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The financial operations and benefit features of trade unions are shown for only 100 of the principal organizations. These in 1 comprised 1,117,165 members, or 62 per cent of the total trade-union membership reported. The following statement shows the finan, il operations of the 100 principal trade unions for the eight years 11:02 to 1899:

FINANCIAL OPERATIONS OF 100 PRINCIPAL TRADE UXIONS, 1892 to V).

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The figures show an increase in the funds at end of year, and in total membership, but a decrease in the income and expenditures. This decrease is attributed to the comparative freedom of the year from large disputes. The total expenditures of the 100 unions in 1899 were .£1,279,506 (86,226,716), or 22s. 10 d. (55.57) per member. This was expended mostly on various kinds of benefits, the nature and amount of which varied considerably in the different unions. All unions pay dispute benefits, a few paying this class of benefit only. Of the 110 principal unions, 71 paid unemployed or traveling benefits, 65 pail sick or accident benefits, 41 paid superannuation benefits, and a paid funeral benefits. There were 19 unions which paid all classes of benefits.

The following tables show the total expenditures and the amount expended per member on each of the various benefits during each of the years 1892 to 1899.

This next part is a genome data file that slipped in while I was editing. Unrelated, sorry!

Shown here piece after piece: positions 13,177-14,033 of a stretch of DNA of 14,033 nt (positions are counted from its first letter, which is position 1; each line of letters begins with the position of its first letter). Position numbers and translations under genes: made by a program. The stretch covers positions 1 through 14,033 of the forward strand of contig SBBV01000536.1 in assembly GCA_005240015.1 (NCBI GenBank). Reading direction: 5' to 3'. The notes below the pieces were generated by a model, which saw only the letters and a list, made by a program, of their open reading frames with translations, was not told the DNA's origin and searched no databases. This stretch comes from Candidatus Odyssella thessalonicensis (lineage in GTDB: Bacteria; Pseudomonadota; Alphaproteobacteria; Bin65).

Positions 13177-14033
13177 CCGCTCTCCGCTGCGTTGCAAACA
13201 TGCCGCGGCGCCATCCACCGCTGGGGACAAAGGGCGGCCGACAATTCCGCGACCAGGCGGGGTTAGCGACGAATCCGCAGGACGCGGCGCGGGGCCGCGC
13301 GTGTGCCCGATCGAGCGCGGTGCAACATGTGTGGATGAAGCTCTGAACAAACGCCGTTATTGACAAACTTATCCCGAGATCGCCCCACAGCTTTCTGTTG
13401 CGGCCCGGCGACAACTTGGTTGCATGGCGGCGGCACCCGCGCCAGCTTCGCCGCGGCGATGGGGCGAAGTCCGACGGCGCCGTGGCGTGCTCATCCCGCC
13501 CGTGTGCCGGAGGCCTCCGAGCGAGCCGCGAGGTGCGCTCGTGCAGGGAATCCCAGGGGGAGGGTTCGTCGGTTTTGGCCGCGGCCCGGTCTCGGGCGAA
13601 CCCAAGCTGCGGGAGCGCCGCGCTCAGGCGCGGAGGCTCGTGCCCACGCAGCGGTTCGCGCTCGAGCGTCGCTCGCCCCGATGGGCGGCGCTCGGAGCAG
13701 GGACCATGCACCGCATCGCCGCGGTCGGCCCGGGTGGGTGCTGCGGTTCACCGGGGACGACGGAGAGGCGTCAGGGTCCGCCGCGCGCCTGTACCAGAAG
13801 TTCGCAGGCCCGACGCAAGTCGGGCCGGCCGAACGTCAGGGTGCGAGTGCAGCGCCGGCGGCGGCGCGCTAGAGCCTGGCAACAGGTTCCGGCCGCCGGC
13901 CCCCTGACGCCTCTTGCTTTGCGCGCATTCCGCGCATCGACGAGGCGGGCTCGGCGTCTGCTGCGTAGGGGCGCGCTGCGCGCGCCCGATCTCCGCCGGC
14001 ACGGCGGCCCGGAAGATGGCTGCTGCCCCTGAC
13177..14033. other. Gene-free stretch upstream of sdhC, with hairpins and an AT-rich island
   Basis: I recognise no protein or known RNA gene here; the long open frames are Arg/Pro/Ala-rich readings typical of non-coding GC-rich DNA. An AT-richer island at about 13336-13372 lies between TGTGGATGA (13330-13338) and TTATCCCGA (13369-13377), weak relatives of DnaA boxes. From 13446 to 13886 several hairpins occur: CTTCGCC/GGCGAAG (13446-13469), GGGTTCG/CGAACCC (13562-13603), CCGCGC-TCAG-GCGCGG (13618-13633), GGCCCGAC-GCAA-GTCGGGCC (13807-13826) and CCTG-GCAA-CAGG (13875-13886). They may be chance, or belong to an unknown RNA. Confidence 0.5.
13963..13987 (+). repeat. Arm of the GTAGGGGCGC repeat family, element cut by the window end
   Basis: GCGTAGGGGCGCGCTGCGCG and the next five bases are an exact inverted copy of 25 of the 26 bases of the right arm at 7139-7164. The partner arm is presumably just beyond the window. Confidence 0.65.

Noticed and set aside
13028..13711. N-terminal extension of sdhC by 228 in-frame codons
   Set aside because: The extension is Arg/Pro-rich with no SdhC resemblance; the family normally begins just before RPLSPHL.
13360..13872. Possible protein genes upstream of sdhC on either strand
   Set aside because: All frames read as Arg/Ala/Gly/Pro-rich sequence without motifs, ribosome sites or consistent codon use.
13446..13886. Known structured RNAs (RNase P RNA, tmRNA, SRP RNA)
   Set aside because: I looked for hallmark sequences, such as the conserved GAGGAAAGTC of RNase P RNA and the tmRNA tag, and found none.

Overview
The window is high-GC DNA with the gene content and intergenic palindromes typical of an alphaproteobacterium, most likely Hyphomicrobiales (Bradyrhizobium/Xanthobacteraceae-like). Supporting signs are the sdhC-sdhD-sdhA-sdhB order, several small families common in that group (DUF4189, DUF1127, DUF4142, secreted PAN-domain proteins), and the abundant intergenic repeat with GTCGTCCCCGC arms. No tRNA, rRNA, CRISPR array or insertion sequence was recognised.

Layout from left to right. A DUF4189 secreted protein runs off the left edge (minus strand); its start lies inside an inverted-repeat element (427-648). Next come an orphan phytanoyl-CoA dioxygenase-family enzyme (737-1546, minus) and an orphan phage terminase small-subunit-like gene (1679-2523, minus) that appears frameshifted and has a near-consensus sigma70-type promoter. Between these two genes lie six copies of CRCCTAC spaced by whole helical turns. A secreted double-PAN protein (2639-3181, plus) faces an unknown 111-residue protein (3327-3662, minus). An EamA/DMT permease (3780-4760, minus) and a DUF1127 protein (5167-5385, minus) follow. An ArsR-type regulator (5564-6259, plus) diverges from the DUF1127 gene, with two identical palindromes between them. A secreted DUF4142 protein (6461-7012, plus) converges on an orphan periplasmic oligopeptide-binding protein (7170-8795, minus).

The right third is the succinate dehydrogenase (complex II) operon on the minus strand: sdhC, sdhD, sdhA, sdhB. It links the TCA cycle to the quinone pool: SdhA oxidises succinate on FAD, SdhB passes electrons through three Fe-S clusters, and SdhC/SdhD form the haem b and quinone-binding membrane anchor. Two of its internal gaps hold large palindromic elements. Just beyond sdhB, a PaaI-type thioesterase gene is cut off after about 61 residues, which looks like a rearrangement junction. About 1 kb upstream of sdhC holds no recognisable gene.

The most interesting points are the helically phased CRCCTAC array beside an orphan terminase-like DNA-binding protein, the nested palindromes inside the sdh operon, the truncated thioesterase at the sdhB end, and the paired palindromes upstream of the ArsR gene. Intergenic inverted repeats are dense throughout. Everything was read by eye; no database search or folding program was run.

EXPENDITURES OF 100 PRINCIPAL TRADE UNIONS OX VARIOUS BENEFITS, ETC., 11?

TO 1899.

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1992. 1893. 1891. 1895. 1836. 1997. 1899. 1899.

$1,591, 452
2, 271, 51
2, 212, 2011
2, 061, 269
1, 302, 923
1,639, 967
1,181, 973

$1,994, 837
2, 837, 616

811,988
950, 589

832, 021
3,082, 183
1, 325, 307

$1,022, 870

1,175, 751 1, 117, 723 1,279, 228 1,196, 224 1, 302, 615 1,356, 669 1,471, 936

$199.196
517, 997
594,789
611, 200
693, 330
740, 158
796, 855
870, 403

$332,318
364, 185
338, 596
368, 409
365, 966
385, 636
405, 993
454, 419

$393, 519 $1,234, 131
009, 223 1,253, 727
566, 412 1,350, 901
242, 600 1, 228.691
298, 574

1

1,322,968 538, 100 1, 525, 837 500, 510 1. 486, 229 338, 465 1,371, 105

6.771, SA 6.012,00 9,234,6

929, 505

587, 523

6,224,715

a In a few cases it was not possible to separate a certain amount of unemployed benefit from dispute benefit.

bIncludes grants to members, grants from one society to another, payments to federations, trade councils, congresses, ote,

EXPENDITURES PER MEMBER OF 100 PRINCIPAL TRADE UNIONS ON VARIOUS BENEFITS,

ETC., 1892 TO 1859. [The expenditure per member is calculated on the basis of the total membership of the 100 principal

trade unions, and not on the membership of the unions paying the particular classes of benefits.]

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a In a few cases it was not possible to separate a certain amount of unemployed benefit from dispute benefit.

b Includes grants to members, grants from one society to another, payments to federations, trade councils, congresses, etc.